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Lost in space: multisensory conflict yields adaptation in spatial representations across frames of reference

Overview of attention for article published in Cognitive Processing, March 2017
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About this Attention Score

  • Above-average Attention Score compared to outputs of the same age (59th percentile)
  • Good Attention Score compared to outputs of the same age and source (71st percentile)

Mentioned by

twitter
4 tweeters

Citations

dimensions_citation
3 Dimensions

Readers on

mendeley
30 Mendeley
Title
Lost in space: multisensory conflict yields adaptation in spatial representations across frames of reference
Published in
Cognitive Processing, March 2017
DOI 10.1007/s10339-017-0798-5
Pubmed ID
Authors

Johannes Lohmann, Martin V. Butz

Abstract

According to embodied cognition, bodily interactions with our environment shape the perception and representation of our body and the surrounding space, that is, peripersonal space. To investigate the adaptive nature of these spatial representations, we introduced a multisensory conflict between vision and proprioception in an immersive virtual reality. During individual bimanual interaction trials, we gradually shifted the visual hand representation. As a result, participants unknowingly shifted their actual hands to compensate for the visual shift. We then measured the adaptation to the invoked multisensory conflict by means of a self-localization and an external localization task. While effects of the conflict were observed in both tasks, the effects systematically interacted with the type of localization task and the available visual information while performing the localization task (i.e., the visibility of the virtual hands). The results imply that the localization of one's own hands is based on a multisensory integration process, which is modulated by the saliency of the currently most relevant sensory modality and the involved frame of reference. Moreover, the results suggest that our brain strives for consistency between its body and spatial estimates, thereby adapting multiple, related frames of reference, and the spatial estimates within, due to a sensory conflict in one of them.

Twitter Demographics

The data shown below were collected from the profiles of 4 tweeters who shared this research output. Click here to find out more about how the information was compiled.

Mendeley readers

The data shown below were compiled from readership statistics for 30 Mendeley readers of this research output. Click here to see the associated Mendeley record.

Geographical breakdown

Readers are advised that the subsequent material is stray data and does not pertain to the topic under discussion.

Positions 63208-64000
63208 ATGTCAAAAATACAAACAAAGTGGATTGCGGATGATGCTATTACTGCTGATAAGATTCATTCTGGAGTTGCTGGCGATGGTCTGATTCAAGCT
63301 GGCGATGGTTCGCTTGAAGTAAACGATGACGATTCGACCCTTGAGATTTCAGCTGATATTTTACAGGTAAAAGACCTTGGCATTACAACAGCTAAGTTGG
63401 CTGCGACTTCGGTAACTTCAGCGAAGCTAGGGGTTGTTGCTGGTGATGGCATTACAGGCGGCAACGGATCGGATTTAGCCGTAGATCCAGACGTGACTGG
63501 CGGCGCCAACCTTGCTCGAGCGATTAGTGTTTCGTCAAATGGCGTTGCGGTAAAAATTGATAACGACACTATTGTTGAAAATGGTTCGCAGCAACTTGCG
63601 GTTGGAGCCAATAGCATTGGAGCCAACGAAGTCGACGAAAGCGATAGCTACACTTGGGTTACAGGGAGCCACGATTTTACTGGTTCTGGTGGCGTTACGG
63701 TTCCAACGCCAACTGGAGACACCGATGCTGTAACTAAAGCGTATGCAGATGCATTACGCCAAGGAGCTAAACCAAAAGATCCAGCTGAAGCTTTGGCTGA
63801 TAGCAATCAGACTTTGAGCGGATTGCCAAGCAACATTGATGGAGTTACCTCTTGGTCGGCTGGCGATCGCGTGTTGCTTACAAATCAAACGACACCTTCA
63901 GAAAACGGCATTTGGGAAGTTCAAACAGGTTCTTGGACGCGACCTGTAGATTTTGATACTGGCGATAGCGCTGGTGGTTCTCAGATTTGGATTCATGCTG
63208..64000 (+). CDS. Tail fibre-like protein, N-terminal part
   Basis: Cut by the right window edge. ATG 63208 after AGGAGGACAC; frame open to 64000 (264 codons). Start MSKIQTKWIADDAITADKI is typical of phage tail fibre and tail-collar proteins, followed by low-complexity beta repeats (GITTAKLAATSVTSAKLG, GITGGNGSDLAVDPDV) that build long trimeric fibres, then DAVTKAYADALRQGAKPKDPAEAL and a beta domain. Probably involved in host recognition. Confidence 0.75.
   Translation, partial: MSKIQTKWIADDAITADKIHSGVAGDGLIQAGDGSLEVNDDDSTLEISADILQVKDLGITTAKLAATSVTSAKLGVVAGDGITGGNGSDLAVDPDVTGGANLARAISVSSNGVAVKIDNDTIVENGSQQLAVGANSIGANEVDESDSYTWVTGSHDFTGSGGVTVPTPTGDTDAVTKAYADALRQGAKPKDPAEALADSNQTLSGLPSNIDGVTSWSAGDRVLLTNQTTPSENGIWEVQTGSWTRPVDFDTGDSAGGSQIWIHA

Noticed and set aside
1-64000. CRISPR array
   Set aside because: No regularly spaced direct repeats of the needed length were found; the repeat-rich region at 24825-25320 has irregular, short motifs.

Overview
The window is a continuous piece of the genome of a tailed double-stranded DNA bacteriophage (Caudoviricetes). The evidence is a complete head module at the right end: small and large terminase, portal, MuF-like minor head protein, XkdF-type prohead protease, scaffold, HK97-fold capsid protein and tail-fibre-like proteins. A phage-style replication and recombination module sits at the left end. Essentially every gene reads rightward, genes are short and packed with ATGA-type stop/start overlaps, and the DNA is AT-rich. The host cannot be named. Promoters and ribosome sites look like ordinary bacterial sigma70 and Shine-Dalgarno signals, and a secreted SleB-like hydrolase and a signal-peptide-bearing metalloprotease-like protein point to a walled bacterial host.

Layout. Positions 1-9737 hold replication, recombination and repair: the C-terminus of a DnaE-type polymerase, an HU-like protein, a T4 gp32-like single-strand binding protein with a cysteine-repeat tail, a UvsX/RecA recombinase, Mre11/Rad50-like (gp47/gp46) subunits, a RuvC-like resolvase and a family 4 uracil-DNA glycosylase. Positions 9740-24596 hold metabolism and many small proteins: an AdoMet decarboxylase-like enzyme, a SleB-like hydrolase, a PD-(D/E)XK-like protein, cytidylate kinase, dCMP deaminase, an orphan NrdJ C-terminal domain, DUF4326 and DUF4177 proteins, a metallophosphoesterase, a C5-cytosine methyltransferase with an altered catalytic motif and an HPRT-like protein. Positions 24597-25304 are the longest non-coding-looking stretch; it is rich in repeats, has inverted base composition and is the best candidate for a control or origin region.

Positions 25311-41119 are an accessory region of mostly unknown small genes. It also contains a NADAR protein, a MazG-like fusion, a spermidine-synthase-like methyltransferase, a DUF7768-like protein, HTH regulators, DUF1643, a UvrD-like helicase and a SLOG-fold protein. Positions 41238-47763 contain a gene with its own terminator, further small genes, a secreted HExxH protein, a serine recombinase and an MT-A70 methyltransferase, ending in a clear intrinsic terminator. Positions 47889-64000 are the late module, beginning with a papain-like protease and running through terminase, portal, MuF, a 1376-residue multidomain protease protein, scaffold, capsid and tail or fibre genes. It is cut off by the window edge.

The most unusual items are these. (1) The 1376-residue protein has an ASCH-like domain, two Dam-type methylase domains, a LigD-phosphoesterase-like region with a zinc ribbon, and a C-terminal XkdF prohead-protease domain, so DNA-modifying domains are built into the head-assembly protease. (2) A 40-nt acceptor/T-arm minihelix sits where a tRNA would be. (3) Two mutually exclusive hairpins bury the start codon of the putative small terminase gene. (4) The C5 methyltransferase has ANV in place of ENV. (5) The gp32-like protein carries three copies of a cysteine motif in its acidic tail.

Country Count As %
United Kingdom 1 3%
Italy 1 3%
Unknown 28 93%

Demographic breakdown

Readers by professional status Count As %
Student > Ph. D. Student 10 33%
Student > Master 6 20%
Researcher 3 10%
Student > Postgraduate 3 10%
Unspecified 2 7%
Other 6 20%
Readers by discipline Count As %
Psychology 14 47%
Unspecified 6 20%
Computer Science 3 10%
Engineering 2 7%
Neuroscience 2 7%
Other 3 10%

Attention Score in Context

This research output has an Altmetric Attention Score of 3. This is our high-level measure of the quality and quantity of online attention that it has received. This Attention Score, as well as the ranking and number of research outputs shown below, was calculated when the research output was last mentioned on 20 May 2017.
All research outputs
#5,207,383
of 10,604,514 outputs
Outputs from Cognitive Processing
#71
of 208 outputs
Outputs of similar age
#104,985
of 261,904 outputs
Outputs of similar age from Cognitive Processing
#4
of 14 outputs
Altmetric has tracked 10,604,514 research outputs across all sources so far. This one has received more attention than most of these and is in the 50th percentile.
So far Altmetric has tracked 208 research outputs from this source. They typically receive more attention than average, with a mean Attention Score of 9.9. This one has gotten more attention than average, scoring higher than 64% of its peers.
Older research outputs will score higher simply because they've had more time to accumulate mentions. To account for age we can compare this Altmetric Attention Score to the 261,904 tracked outputs that were published within six weeks on either side of this one in any source. This one has gotten more attention than average, scoring higher than 59% of its contemporaries.
We're also able to compare this research output to 14 others from the same source and published within six weeks on either side of this one. This one has gotten more attention than average, scoring higher than 71% of its contemporaries.